A pair of well-polished shoes or boots creates a wonderful first impression but can be quite messy to use and may accidentally get on your clothes. On the other hand, shoe polish leaves an oily/waxy stain as well as a dye stain. Learn how to get shoe polish stains out of your clothes right here.
How to Remove Shoe Polish from Washable Fabric
You do not necessarily have to throw out clothing that has shoe polish on it. Try these steps first:
Sponge off the excess shoe polish first. Avoid wiping in a specific direction; instead, focus on dabbing to remove the excess. You can use a butter knife or a spoon to remove the excess polish with better success than with a cloth or sponge, depending on how much polish is on the cloth.
As with all stains, you will want to pre-treat a shoe polish stain before washing. However, instead of using a pre-treater stain, try using dish soap to remove the greasy substance as that’s its job. Do not use dishwashing detergent that has bleach in it as this can bleach the cloth. If you want to use a gentler treatment, use an enzyme-based stain remover to the area. No matter what you use, rub it in gently, preferably with a silicone sponge, and leave it on for one hour to soak.
Sometimes the stain may not come out following the steps above, especially if the stain was rubbed in at all. Some people have success with powdered detergent mixed with water and a few drops of ammonia. If you use ammonia, please use the proper safety equipment such as gloves and a mask. If these do not work, follow the steps below to remove shoe polish from non-washable fabric.
You may notice the shoe polish comes out easily as it did not spend much time on your shoes. However, leave the spray on and then toss it in the machine with other clothing. For clothes that had shoe polish on for longer than a few minutes, you may need to allow it to soak longer. When ready, wash the clothing following the instruction label. Higher temperatures will work more effectively but use lower heat for delicate clothing.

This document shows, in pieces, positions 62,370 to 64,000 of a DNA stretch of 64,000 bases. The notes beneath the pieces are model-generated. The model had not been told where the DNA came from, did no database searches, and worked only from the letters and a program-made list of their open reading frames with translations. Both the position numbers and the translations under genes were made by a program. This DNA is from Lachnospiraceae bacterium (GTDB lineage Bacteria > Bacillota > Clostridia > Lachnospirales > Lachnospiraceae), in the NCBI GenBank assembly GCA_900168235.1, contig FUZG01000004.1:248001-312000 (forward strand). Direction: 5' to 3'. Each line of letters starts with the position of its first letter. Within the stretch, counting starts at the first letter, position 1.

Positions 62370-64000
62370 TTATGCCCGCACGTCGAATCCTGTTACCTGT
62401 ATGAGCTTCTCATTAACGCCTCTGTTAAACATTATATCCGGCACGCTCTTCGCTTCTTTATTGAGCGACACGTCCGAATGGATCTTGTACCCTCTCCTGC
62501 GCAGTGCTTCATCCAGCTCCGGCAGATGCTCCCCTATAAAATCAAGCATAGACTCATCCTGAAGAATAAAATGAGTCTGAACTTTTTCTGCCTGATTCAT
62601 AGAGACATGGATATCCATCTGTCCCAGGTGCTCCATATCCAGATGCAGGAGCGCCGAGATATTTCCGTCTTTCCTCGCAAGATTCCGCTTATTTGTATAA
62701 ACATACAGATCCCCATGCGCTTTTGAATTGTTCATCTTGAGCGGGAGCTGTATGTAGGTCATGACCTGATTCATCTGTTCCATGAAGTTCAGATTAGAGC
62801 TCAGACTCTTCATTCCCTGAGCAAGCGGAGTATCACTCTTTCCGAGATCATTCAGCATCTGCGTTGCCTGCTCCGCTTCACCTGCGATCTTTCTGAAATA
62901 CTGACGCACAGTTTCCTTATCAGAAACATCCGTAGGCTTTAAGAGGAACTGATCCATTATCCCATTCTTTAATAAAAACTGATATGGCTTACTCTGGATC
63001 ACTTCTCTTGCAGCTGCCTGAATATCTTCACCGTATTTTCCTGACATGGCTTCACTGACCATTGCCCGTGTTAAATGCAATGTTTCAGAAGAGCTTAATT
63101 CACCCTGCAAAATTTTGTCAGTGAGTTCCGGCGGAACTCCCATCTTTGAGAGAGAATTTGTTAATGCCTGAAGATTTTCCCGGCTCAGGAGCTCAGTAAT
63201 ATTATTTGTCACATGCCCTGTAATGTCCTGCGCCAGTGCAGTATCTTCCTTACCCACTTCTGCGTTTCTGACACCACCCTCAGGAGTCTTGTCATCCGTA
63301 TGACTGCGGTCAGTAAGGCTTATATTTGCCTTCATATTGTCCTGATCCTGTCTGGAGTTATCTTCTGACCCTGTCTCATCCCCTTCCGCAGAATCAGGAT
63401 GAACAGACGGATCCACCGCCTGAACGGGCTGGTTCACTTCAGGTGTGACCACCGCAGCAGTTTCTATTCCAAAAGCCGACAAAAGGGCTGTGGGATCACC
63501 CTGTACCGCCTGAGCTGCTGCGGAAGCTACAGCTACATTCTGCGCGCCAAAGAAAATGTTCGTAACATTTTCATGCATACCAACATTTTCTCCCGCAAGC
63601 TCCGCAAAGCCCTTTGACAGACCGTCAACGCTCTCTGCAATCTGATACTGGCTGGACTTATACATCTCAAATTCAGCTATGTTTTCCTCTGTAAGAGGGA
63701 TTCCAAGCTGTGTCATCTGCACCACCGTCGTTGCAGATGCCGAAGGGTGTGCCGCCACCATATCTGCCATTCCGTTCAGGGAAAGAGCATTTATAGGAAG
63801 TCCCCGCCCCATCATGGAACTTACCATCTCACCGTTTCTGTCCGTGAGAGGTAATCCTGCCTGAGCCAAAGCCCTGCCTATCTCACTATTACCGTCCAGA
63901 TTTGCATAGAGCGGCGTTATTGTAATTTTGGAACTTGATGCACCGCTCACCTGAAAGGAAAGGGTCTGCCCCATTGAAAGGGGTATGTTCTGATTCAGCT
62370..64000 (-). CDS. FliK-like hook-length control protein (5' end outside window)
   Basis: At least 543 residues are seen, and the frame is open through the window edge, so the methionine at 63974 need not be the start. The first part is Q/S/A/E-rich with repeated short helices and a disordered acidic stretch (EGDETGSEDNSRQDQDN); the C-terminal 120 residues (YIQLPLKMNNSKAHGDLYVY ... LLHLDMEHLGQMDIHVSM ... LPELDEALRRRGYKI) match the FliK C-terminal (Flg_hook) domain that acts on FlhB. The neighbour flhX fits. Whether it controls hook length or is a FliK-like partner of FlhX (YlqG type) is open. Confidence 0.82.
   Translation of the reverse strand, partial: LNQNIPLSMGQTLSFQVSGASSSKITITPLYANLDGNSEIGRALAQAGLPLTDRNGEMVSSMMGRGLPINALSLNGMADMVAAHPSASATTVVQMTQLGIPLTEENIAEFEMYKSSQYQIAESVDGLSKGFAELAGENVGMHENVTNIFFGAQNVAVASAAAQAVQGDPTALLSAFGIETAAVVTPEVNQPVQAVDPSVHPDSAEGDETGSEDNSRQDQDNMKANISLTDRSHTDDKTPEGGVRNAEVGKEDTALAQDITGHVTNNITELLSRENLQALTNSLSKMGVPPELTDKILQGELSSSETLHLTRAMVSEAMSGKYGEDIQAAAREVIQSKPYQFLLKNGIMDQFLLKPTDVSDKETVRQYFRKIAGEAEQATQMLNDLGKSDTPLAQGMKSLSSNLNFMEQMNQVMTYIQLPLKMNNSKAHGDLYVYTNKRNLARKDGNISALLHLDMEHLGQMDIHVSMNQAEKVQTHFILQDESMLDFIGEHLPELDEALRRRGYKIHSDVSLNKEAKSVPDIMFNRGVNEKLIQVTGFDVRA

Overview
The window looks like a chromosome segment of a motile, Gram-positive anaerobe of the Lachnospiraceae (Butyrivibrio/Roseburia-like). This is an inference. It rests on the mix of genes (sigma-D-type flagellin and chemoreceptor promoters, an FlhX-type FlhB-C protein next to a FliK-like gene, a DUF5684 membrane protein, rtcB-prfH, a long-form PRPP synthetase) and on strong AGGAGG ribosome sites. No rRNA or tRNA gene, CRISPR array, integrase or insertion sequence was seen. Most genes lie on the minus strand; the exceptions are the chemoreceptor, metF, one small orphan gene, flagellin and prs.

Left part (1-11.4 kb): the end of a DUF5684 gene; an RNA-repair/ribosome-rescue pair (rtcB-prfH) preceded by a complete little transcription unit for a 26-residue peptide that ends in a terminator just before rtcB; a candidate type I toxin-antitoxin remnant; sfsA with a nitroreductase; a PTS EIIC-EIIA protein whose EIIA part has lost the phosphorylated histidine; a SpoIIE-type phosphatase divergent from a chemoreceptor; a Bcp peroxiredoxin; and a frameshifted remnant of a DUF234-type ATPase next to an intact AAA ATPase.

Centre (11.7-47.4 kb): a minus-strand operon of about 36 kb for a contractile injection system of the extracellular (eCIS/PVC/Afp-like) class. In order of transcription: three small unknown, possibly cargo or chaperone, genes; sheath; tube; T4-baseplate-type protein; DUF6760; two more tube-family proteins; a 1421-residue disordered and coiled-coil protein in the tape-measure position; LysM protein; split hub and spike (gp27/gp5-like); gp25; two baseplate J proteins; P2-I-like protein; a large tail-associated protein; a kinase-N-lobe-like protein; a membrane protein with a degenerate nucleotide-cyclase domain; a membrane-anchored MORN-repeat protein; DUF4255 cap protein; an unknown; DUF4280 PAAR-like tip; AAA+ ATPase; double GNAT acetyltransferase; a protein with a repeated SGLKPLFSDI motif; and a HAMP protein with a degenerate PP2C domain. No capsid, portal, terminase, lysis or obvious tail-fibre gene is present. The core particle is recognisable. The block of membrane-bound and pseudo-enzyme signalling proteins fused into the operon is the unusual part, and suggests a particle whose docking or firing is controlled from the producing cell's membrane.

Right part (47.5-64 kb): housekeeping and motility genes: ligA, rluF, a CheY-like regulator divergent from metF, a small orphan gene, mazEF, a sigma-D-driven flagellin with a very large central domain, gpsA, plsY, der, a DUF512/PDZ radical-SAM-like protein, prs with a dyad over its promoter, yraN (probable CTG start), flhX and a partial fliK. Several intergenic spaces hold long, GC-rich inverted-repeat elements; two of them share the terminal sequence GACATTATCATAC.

Do not put your clothing immediately in the dryer as most stains are set in the dryer. Instead, check the clothing to see if the stain is still in the fabric first. If it is, follow steps 1 through 3 again before putting them in the dryer.
You can use this method for cotton, polyester, spandex, olefin, and sturdy rayon. Be gentle with fabrics that cannot go in the dryer as they are generally too delicate for rough care. You may need to use a little lemon juice and salt for these fabrics and let it sit for one hour before washing as normal. Then, repeat as necessary until the stain comes out, avoiding the dryer completely.
Removing Shoe Polish from Dry Clean Only Clothes
To remove shoe polish from dry clothing, start by using a spoon or butter knife to remove excessive polish. Next, head to the dry cleaners as soon as possible and describe and identify the stain to your professional cleaner. If the stain is minor and you’re using a home dry cleaning kit, be sure to use the stain remover that comes with the package before putting the item in the dryer bag.
How to Remove Shoe Polish from Non-Washable Fabrics
Some fabrics are not washable in the machine, such as acetate, burlap, fiberglass, rayon, rope, silk, and wool. For these fabrics, try using a sponge (again, silicone works best as it does not smear as badly as normal foam sponges), spoon, or butter knife without serrations. If you have a dry-cleaning solvent or a carpet cleaning solvent, apply those to the stain.